The is a naturally diverse and simultaneously distinct landscape unit surrounded by several large and high mountain ranges. To the North, the basin transitions into the Tannu-Ola Range, to the East are the Sangilen and Bolnai Ranges; to the West the Tsagaan Shuvuut and Shapshaskee Ranges constitute natural boundaries, while the Turgen Uul and Hanhohee Ranges are adjacent to the South. All components and the zoning were selected considering biodiversity at all levels, connectivity and overall integrity. There are excellent opportunities to manage the basin at the landscape level across national boundaries of the property protected by the World Heritage Convention. However, it is important to understand the large scale of the basin, of which only a small part is protected and recognized as a World Heritage property. Mobile herders have been coexisting with the diverse flora and fauna in harsh environmental conditions for thousands of years without degrading the productivity, resilience and diversity of the basin. However, under changed and changing macroeconomic and political circumstances, there are concerns about poaching, illegal logging and overgrazing in certain areas of the basin, likely to affect the integrity of the property in the long term.

Protection and management requirements

The transnational World Heritage property is formally protected public land in its entirety in both countries. All components are protected under the highest levels of the national law of both concerned countries, the Laws on Special Protected Areas (1994) and on Buffer Zones (1998) in the case of Mongolia and the Federal Law on Special Protected Areas (1995) in the Russian Federation. This includes the Mongolian Tes River component, the status of which was upgraded in response to the inscription decision by the World Heritage Committee. Much of the land of the contemporary protected areas overlaps with traditionally sacred mountains, lakes, rivers and other revered landscape features. The property is not only an excellent example of cooperation in the conservation of a shared ecosystem across an international boundary but also of cooperation between governmental, scientific and non-governmental institutions. Several bilateral agreements at the level of the responsible ministries and the protected area administrations formally underpin cooperation and joint management planning. Border Protection staff assists in the protection of the property on a permanent basis on both sides of the border. Environmental education and information activities further support the conservation of the property.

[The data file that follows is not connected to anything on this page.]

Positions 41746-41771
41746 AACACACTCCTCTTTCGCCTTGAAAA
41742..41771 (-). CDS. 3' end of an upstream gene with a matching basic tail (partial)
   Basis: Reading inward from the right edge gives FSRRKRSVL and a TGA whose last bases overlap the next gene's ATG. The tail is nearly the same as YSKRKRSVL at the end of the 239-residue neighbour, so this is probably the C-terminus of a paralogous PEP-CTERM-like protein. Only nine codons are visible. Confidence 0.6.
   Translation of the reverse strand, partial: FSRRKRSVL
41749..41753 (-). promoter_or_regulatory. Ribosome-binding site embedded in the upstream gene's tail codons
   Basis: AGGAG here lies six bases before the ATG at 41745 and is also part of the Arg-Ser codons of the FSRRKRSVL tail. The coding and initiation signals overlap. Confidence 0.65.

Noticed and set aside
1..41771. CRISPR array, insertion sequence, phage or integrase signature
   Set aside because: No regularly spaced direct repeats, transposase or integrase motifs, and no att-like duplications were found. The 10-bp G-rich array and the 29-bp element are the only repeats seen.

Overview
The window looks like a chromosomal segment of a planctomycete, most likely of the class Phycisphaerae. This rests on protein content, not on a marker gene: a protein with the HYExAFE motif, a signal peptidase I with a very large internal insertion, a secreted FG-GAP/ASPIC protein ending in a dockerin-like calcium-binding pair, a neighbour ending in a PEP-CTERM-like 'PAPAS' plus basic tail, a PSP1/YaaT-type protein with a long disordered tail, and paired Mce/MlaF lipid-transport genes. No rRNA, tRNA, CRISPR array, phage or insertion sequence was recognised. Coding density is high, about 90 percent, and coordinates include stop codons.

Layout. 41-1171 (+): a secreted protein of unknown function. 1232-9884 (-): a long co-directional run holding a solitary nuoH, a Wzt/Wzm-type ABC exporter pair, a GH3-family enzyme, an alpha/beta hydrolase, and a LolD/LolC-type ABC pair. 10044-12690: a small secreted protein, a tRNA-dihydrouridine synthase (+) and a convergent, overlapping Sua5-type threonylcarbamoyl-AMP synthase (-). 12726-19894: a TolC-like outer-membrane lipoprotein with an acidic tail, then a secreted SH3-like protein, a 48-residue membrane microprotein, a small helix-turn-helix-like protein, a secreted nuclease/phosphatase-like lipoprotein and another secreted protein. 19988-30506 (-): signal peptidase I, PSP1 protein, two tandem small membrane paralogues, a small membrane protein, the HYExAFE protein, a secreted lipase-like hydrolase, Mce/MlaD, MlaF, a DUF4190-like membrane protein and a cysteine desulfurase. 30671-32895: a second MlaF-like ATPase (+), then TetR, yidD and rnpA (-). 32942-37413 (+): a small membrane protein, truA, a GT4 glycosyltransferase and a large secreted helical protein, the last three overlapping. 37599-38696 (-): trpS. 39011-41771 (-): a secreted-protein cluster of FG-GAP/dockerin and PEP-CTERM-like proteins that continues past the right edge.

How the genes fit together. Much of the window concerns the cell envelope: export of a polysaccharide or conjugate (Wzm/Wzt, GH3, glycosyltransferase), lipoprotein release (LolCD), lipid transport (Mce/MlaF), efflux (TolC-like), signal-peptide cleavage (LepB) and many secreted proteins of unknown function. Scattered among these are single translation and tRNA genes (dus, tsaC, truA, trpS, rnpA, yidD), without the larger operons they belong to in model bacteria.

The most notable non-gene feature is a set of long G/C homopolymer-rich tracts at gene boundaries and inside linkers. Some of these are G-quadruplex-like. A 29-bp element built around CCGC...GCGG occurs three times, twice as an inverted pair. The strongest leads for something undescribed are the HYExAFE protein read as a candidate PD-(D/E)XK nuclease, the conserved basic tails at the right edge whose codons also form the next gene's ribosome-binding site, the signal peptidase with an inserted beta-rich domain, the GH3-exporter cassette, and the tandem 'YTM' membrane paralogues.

Building upon existing involvement of local and indigenous communities, it is envisaged to promote the World Heritage property as a model of integrated and sustainable conservation and development. One important entry point is the acknowledgement and revitalization of traditional conservation beliefs. Given the longstanding interaction between livestock, wildlife and vegetation, mobile herding is an integral element of the contemporary ecosystem. However, herding is not sustainable per se, as overgrazing can result in erosion and reduced productivity of the grasslands at the expense of livestock, wildlife and people. As elsewhere in the region, there are signs of mounting pressure on pastures, forests and wildlife, as well as increasing occurrence of fires. The main challenge for the future of the property and the wider will be to maintain the balance between use and conservation at the landscape level, including but not limited to the twelve components of the property. The control of illegal activities in the property, such as poaching and illegal logging, requires adequate equipment, staffing, and funding of law enforcement, as well as transboundary cooperation on a permanent basis. Research has an important role to play in terms of better understanding the ecology and cultural heritage of the basin in order to accompany conservation and management.